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19/11/2020
Technology, Business, Society

Socially distanced, digitally connected: How the digitisation of healthcare and education is creating opportunities in Indonesia

Close to a year in the COVID-19 pandemic, it is undeniable that most people’s lives have been profoundly transformed. Both short-term plans and long-term prospects have been disrupted, prompting a re-evaluation of the way time, energy, and money are spent.

To better understand the breadth of this disruption, Blackbox Research and Toluna published Into The Light, an in-depth study that examines the many socio-cultural shifts the pandemic has spurred across Southeast Asia.

From emerging patterns to evolving trends, the study reveals the key dynamics that are re-shaping habits and behaviours across Southeast Asian markets. The study finds that across the region, the use of innovative devices, platforms, and services has allowed new consumption patterns to emerge despite overall economic uncertainty.

This is especially true in Indonesia, one of Southeast Asia’s most promising digital economies. With a young, tech-savvy population and a marked appetite for digital innovation, Indonesia has all the elements to become a digital powerhouse.[1]

This article examines the way healthcare and education are driving Indonesia’s accelerated adoption of digital technologies, opening the door for other rapidly digitising sectors – insurance and finance, among others.

Prioritising healthcare and education

A key side-effect of the social-distancing measures enacted around the world has been the rapid deployment and adoption of digital devices and platforms for people to work, learn, and interact remotely.[2]

According to the findings of the Into The Light study, this adoption has primarily been in the healthcare and education sectors in Indonesia.

Indeed, online services related to healthcare and education dominated Indonesian users’ lockdown activities. About 21% of respondents started using online education, learning, and skill-development services (including webinars), versus a regional average of 16%.

Likewise, 19% of respondents started using telemedicine services, versus 13% across the region, and 15% started using digital tuition and enrichment services for children, versus 9% across the region.

In terms of day-to-day habits, 55% of Indonesian respondents said they had adopted new, healthier eating habits during the pandemic, versus the regional average of 38%. At the same time, 65% of Indonesian respondents put health supplements as the top category of products they spent more on as a result of the pandemic.

Similarly, self-improvement activities (online learning, reading, and new job-related skills) were highest in Indonesia – respectively 51%, 52%, and 40% of Indonesian respondents versus regional averages of 43%, 44%, and 35%.

What this means for business leaders

The pandemic-driven pivot towards digital health and education platforms may be the push Indonesian society needed to further anchor digital technologies into their day-to-day lives.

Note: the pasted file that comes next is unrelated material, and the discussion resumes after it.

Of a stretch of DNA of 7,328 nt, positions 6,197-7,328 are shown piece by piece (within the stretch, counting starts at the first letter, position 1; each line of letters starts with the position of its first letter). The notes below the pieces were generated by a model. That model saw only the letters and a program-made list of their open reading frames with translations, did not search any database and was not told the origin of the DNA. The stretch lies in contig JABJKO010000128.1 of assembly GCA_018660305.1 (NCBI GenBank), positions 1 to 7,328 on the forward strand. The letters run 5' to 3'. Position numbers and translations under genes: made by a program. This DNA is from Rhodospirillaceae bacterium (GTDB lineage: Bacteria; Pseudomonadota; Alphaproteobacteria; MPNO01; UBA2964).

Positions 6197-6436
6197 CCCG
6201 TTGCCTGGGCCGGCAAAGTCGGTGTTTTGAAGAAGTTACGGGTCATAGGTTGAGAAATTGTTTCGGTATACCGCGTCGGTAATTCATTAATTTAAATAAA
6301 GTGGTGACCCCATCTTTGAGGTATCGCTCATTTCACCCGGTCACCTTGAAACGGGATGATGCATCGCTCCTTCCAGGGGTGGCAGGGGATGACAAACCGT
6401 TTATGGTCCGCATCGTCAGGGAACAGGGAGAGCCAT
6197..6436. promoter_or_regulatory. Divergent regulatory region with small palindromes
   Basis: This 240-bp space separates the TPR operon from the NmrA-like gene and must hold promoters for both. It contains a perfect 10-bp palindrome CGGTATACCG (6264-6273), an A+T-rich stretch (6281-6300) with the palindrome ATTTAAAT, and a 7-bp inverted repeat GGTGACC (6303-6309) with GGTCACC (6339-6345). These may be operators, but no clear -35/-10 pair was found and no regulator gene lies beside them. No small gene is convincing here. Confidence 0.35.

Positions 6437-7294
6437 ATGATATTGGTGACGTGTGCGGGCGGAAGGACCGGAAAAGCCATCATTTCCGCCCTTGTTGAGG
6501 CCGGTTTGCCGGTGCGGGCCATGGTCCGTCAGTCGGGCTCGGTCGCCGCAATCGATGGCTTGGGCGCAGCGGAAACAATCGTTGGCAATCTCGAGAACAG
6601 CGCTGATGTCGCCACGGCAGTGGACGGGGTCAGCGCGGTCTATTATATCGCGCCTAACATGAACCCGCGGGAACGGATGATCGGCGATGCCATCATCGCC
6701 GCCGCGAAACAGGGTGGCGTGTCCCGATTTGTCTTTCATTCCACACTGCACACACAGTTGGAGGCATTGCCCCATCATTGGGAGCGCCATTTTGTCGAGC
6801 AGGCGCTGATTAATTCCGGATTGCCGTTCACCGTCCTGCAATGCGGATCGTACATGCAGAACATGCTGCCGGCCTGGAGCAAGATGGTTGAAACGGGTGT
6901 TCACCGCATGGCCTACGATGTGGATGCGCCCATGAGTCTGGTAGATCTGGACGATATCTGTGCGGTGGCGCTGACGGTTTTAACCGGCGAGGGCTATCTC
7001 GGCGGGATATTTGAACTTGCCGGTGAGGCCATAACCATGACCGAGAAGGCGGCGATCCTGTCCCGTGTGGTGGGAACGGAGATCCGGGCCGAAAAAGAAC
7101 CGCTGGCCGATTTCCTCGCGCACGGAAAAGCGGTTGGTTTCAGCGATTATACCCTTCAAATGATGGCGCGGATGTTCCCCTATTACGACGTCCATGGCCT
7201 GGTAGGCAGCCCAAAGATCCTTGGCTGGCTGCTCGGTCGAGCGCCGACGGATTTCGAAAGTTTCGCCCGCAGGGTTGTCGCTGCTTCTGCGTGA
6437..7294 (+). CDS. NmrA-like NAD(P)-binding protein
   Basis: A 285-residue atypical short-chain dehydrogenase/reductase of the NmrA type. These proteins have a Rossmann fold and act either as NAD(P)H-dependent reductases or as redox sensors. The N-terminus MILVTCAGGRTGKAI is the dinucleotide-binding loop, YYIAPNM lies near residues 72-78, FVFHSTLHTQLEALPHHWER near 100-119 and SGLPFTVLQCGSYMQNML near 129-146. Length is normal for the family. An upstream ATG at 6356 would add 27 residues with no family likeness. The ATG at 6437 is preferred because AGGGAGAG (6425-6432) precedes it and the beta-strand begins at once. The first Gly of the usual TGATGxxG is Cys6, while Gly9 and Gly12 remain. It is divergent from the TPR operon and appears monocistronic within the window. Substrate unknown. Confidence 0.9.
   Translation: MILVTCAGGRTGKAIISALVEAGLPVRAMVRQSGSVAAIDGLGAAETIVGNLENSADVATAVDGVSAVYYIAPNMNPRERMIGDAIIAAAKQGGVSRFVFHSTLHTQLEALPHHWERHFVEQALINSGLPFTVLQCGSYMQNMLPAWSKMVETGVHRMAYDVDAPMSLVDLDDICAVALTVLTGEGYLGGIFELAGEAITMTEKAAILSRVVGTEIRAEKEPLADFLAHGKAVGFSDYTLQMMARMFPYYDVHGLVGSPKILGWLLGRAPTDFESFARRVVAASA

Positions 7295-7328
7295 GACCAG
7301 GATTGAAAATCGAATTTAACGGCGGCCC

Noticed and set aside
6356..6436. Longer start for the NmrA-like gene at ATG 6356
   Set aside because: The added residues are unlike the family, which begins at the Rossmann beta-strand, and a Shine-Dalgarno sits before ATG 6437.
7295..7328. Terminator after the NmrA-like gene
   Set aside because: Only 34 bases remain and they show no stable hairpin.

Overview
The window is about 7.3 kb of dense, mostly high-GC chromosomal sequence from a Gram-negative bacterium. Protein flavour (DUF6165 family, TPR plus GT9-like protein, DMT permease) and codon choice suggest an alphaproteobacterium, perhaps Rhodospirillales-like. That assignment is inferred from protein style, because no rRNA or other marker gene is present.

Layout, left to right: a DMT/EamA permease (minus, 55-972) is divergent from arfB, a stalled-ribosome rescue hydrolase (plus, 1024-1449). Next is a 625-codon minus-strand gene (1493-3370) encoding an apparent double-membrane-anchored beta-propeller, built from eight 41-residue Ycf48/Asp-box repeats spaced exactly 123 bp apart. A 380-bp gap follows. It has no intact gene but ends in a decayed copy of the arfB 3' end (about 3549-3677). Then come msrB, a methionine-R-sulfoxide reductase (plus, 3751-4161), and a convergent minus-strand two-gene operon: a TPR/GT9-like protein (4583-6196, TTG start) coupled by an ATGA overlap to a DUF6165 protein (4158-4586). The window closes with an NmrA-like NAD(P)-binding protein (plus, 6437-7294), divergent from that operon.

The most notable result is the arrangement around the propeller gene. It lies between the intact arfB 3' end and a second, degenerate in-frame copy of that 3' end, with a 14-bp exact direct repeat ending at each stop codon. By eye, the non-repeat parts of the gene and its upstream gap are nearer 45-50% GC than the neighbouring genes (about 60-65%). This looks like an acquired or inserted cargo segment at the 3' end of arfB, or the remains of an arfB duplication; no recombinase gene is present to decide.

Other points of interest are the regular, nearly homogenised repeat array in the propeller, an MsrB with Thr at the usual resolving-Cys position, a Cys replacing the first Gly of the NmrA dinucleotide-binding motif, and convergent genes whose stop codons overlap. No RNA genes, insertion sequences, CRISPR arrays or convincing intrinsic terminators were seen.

And the accelerated digitisation of society means a range of business opportunities for organisations looking to leverage digital technologies to capture the attention of Indonesia’s fast-growing affluent population.[3]

Whether they are already solidly implanted in Indonesia or exploring a potential expansion into the Indonesian market, four key technology-driven opportunities emerge:

  • HealthTech: Indonesian consumers are looking for health-monitoring devices and applications that make healthy lifestyles simple and cost-efficient, including telemedicine platforms that can make quality health consultations quick and contactless.
  • EduTech: Indonesian consumers are looking for learning and training platforms that can provide quality, uninterrupted education (for school-age children) and relevant, usable skills (for working-age adults).
  • InsurTech: Indonesian consumers are looking for comprehensive and accessible insurance services – especially health and life insurance – that can provide value and peace of mind over time. 
  • FinTech: Indonesian consumers are looking for safe and reliable digital banking and payment solutions that will facilitate the launch of revenue-generating activities online – which may very well be sustained even once post-pandemic recovery is underway.

Effectively converting these four potential opportunities into actual business leads requires the support of an organisation that has experience understanding and navigating the complex market dynamics of Southeast Asian economies.

For over two decades, Blackbox has developed and perfected a suite of end-to-end decision science solutions that help business leaders understand rapidly evolving consumer needs, habits, and priorities. This includes:

  • Leveraging consumer intelligence solutions to uncover the drivers and barriers of purchasing decisions. 
  • Segmenting and identifying target audiences to prioritise addressable markets.
  • Developing powerful communication and marketing collaterals that reach and resonate.
  • Evaluating consumer awareness and appetite for new concepts and offerings.

Contact me to find out how Blackbox can help you leverage insights and analytics for unique and effective strategies.